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Illustrated guide to the crucial French philosopher who denied bring a philosopher at all. 'I am like no one else in the whole world ...' Thus begins Jean-Jacques Rousseau's defiant Confessions - an autobiography of astounding psychological insight. Musician, poet, novelist and botanist, but above all, a philosopher who firmly denied being one, Rousseau was the first to ask: "What is the value of civilization?" His answer - that civilization corrupts natural goodness and increases social inequalities - shocked his Enlightenment contemporaries and still challenges us today. Did Rousseau inspire the French Revolution? Can Romanticism, psychoanalysis and Existentialism all be traced back to him? Introducing Rousseau presents a maverick thinker whose ideas revolutionized our understanding of childhood, education, government, language and much else. Dave Robinson's clear and concise account of Rousseau's ideas, engagingly dramatized by Oscar Zarate's illustrations, guides the reader through Rousseau's turbulent life of lost innocence, persecution and paranoia.
Musician, poet, novelist and botanist, but above all, a philosopher who firmly denied being one, Rousseau was the first to ask, what is the value of civilisation? This book gives a clear account of his life.
What is psychology? When did it begin? Where did it come from? How does psychology compare with related subjects such as psychiatry and psychotherapy? To what extent is it scientific? "Introducing Psychology" answers all these questions and more, explaining what the subject has been in the past and what it is now. The main "schools" of thought and the sections within psychology are described, including Introspection, Biopsychology, Psychoanalysis, Behaviourism, Comparative (Animal) Psychology, Cognitive Approaches (including the Gestalt movement), Social Psychology, Developmental Psychology and Humanism. The key figures covered include: Freud, Pavlov, Skinner, Bandura, Piaget, Bowlby, Maslow and Rogers, as well as many lesser-known but important psychologists.
Essential illustrated guide to key ideas of political thought. Philosophers have always asked fundamental and disturbing questions about politics. Plato and Aristotle debated the merits of democracy. The origins of society, the state and government authority were issues addressed by Hobbes, Rousseau, Hegel, Marx and many other philosophers. Introducing Political Philosophy explains the central concepts of this intriguing branch of philosophy and presents the major political theorists from Plato to Foucault. How did governments get started? Why should they be obeyed? Could we live without them? How much power should they have? Is freedom a right? Which is the best form of government? In the wake of consumerism and postmodernism, our need for a better grasp of political ideas is greater than ever. Dave Robinson's account of this complex subject is always clear, informative and accompanied by the entertainingly inventive illustrations of Judy Groves.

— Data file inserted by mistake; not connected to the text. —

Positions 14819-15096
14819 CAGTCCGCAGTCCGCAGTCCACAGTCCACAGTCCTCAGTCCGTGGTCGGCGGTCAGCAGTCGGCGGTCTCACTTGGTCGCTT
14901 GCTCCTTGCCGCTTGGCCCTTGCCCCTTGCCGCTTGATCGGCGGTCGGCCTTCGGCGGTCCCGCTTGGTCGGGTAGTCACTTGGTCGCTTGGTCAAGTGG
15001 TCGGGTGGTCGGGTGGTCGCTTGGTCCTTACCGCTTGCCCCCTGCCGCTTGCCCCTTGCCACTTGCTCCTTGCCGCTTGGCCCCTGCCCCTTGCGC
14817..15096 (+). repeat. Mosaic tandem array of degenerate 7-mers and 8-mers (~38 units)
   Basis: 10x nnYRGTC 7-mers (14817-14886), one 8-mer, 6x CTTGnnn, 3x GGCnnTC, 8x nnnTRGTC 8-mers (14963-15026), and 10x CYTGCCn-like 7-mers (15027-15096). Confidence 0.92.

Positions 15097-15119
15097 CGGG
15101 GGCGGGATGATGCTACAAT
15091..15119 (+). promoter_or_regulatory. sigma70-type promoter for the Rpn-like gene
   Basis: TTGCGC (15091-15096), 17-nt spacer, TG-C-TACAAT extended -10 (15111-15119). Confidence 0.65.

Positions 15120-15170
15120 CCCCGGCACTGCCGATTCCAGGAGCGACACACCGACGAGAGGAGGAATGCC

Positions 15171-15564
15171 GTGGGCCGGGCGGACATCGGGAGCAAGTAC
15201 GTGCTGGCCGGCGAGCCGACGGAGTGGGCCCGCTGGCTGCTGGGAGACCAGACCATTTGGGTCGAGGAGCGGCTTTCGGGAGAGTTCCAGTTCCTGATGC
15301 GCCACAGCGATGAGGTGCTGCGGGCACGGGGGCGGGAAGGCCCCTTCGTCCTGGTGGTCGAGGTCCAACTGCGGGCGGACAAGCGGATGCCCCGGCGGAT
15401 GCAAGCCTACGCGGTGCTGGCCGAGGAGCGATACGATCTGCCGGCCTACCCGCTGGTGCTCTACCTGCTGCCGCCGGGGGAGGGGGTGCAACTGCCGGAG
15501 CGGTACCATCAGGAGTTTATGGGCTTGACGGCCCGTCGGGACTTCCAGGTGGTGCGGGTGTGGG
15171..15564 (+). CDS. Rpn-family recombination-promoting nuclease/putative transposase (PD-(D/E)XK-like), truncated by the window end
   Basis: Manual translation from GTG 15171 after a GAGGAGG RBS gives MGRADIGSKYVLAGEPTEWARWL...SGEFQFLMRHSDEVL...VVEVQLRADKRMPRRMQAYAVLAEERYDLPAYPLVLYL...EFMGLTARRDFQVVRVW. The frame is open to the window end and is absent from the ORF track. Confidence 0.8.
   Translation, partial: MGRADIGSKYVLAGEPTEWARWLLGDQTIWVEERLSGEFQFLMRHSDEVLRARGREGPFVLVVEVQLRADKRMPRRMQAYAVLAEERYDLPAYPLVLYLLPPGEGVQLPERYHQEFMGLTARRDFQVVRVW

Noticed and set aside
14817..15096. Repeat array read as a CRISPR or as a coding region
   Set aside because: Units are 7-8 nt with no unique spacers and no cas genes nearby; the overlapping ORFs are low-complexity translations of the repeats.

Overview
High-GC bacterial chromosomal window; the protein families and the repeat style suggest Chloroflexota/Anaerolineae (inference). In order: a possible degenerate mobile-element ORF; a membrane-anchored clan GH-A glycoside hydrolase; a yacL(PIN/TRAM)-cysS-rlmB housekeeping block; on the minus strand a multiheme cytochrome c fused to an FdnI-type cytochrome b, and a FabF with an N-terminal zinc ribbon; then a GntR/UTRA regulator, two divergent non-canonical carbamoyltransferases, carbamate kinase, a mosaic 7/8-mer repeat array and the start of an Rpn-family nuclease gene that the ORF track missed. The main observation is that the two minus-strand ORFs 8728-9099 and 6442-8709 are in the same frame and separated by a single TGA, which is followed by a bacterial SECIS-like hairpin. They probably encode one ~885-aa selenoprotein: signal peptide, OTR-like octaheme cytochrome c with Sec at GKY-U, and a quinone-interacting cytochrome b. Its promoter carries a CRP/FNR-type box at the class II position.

Illustrated INTRODUCING guide to the pre-eminent philosopher of the Enlightenment. Immanuel Kant laid the foundations of modern Western thought. Every subsequent major philosopher owes a profound debt to Kant?s attempts to delimit human reason as an appropriate object of philosophical enquiry. And yet, Kant's relentless systematic formalism made him a controversial figure in the history of the philosophy that he helped to shape. Introducing Kant focuses on the three critiques of Pure Reason, Practical Reason and Judgement. It describes Kant's main formal concepts: the relation of mind to sensory experience, the question of freedom and the law and, above all, the revaluation of metaphysics. Kant emerges as a diehard rationalist yet also a Romantic, deeply committed to the power of the sublime to transform experience. The book explores the paradoxical nature of his ideas and explains the reasons for his undiminished importance in contemporary philosophical debates.
Edited by a team of four leading philosophers, The Norton Introduction to Philosophy introduces students to contemporary perspectives on major philosophical issues and questions. This text features an impressive array of readings, including 25 specially-commissioned essays by prominent philosophers. A student-friendly presentation, a handy format, and a low price make The Norton Introduction to Philosophy as accessible and affordable as it is up-to-date.
Romanticism is crucial to an understanding of modern Western culture. Philosophy, art, literature, music, and politics were all transformed in the turbulent period between the French Revolution of 1789 and the Communist Manifesto of 1848. This was the age of the 'Romantic revolution', when modern attitudes to political and artistic freedom were born. When we think of Romanticism, flamboyant figures such as Byron or Shelley instantly spring to mind, but what about Napoleon or Hegel, Turner or Blake, Wagner or Marx, who also emerged from this great period of turmoil and change?

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